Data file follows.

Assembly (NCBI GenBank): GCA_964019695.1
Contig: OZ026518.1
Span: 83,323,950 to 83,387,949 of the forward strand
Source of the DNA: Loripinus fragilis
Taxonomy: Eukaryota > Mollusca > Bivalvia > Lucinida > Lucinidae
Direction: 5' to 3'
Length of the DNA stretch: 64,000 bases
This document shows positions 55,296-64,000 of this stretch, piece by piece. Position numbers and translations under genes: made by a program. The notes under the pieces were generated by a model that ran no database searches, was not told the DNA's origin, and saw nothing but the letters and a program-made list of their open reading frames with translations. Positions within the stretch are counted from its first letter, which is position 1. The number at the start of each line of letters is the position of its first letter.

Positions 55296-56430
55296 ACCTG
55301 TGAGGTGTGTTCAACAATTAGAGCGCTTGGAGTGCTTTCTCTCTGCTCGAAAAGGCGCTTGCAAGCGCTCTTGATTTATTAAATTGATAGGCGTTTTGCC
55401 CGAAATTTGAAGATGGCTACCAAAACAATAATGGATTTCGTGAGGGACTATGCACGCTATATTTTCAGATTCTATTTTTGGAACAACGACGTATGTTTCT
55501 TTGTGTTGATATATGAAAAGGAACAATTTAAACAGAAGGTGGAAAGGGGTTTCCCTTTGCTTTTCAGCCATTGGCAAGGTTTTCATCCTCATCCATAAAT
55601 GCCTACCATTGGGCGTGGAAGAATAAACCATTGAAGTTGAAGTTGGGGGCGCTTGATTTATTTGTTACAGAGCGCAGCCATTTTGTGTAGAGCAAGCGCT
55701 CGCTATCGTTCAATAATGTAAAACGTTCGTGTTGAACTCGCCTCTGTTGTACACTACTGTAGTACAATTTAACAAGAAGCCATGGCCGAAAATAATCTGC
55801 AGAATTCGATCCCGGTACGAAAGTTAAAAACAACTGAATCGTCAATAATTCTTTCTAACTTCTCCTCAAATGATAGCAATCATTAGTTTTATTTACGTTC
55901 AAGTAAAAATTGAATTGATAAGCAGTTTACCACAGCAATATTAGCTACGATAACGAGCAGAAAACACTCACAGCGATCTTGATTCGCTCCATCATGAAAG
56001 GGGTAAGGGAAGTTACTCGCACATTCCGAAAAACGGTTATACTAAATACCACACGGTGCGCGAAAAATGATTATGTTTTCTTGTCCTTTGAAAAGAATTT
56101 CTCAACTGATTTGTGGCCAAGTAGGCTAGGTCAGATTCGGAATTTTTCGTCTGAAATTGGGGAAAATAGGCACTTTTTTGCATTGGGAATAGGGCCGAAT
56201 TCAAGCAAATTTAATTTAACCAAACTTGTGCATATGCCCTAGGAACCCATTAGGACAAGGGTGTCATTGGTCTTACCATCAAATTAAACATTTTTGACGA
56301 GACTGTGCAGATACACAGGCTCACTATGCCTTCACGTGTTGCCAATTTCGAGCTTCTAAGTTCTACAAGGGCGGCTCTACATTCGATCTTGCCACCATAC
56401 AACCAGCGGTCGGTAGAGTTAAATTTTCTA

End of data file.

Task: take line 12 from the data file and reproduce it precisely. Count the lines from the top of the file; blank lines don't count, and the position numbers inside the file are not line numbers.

55401 CGAAATTTGAAGATGGCTACCAAAACAATAATGGATTTCGTGAGGGACTATGCACGCTATATTTTCAGATTCTATTTTTGGAACAACGACGTATGTTTCT